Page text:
Tuesday, January 20, 2009

Agriculture and Food Issues

Agriculture and Food Issues

Hi Folks,

Since being the catalyst and one of the principal organizers of a four day conference, "Towards Self-Sufficiency", on local, regional and world food issues in 1976 (in the Amherst, MA area), I have had an interest in what you are now calling "food security".

I expand the concept of Community Supported Agriculture (CSA) to the idea of regional/local community/worker hybrid cooperatives or at very least cooperating independent businesses. We need to vertically and horizontally integrate all down the line and across business sectors, with respect to growing, distribution, recycling organic wastes and educating about the need and benefits of relocalization, including equity and humanity with respect to workers and humanity with respect to animals, and responsibility with respect to the environment, with respect to eating healthily, and with respect to minimizing packaging. We also need to diversify risks relative to other necessities and our overall plans to rebuild our neighborhoods to make them walkable.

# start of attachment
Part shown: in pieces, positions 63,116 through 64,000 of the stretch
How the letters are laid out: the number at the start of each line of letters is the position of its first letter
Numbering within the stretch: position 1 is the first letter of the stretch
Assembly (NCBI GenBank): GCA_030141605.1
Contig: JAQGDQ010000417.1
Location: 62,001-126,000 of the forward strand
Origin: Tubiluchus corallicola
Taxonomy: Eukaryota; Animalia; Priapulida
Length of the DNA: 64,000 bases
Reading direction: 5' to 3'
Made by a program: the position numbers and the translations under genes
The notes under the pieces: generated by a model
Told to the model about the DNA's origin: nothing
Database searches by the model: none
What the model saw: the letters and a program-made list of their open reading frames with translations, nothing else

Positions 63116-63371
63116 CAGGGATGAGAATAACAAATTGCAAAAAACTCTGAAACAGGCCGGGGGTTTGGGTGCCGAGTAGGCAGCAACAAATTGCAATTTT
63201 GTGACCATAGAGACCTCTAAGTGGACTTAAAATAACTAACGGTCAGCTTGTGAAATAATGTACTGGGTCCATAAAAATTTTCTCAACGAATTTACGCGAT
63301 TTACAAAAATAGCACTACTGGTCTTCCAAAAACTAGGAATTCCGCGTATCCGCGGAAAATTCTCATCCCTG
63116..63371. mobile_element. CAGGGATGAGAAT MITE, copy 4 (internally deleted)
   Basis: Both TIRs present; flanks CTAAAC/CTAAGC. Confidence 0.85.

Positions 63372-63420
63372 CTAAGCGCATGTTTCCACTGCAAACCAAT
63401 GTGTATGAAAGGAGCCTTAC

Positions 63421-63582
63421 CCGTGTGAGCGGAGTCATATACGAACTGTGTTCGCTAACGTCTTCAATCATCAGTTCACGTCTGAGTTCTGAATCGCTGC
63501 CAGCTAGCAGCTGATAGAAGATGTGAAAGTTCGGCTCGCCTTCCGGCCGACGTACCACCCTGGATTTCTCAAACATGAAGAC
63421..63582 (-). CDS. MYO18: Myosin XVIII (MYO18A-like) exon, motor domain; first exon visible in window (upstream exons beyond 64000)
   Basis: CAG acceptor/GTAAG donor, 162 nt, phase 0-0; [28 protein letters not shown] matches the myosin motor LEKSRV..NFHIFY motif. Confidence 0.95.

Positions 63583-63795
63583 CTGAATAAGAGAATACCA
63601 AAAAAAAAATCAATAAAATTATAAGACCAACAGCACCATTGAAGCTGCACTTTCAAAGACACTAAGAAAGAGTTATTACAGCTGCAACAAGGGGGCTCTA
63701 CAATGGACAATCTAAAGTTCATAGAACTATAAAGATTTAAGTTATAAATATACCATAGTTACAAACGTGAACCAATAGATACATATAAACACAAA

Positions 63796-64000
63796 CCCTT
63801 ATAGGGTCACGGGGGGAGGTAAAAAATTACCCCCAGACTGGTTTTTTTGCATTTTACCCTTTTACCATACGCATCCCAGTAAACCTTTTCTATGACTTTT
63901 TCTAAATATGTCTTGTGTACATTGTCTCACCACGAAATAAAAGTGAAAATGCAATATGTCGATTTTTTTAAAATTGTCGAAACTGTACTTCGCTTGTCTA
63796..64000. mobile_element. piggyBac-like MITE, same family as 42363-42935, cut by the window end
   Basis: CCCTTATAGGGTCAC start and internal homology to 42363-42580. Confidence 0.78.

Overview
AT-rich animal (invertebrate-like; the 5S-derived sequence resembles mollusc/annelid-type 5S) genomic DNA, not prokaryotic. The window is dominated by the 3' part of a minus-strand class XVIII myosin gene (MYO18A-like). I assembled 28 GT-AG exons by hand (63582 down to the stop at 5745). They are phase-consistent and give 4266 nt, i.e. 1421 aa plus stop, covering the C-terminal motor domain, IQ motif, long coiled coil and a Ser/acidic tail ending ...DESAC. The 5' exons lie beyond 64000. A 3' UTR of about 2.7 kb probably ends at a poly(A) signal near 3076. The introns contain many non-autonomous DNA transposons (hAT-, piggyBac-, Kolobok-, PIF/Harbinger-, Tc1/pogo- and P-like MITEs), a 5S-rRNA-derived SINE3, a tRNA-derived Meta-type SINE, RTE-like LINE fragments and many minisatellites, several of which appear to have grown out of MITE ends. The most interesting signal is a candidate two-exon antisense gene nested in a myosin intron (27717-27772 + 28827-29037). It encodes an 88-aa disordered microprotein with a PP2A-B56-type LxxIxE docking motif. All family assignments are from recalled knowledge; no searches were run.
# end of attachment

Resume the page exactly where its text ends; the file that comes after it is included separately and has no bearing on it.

If we can't get direct cooperation and friendly participation from Capitalists who can be arrogant, self-serving, and dishonest about their historic and their perception and presumption of continuing "competitive advantage", then we surely need to be aware just how severe the competition will be, and we all better pull together with great solidarity, one way or another.

With regards to rice, are you aware that by flooding and farming wetlands to grow rice, we destroy the areas where FISH, birds and other critters spawn and sometimes make their home? Food for thought (pun intended)!

Also think about the use of planting/harvesting greasy machinery or defecating beasts and the use of any sort of fertilizer and competitive species control, be it non-organic or mythically organic, and their effects on the wetlands and associated riparian and ocean environments.

If you're one of these "back to human power" warners or advocates, think about just how hard that labor is/would be...

I suggest that we advocate the ingestion of "dryland" grasses (e.g. wheat, corn, rye), excluding alcohol products, minimizing processing, and packaging, and IF we make all the other necessary demand side management and transition away from tobacco and alcohol and corn syrup beverages THEN we should consider the use of biofuels as a small part of our supply side energy program.

No comments:

Post a Comment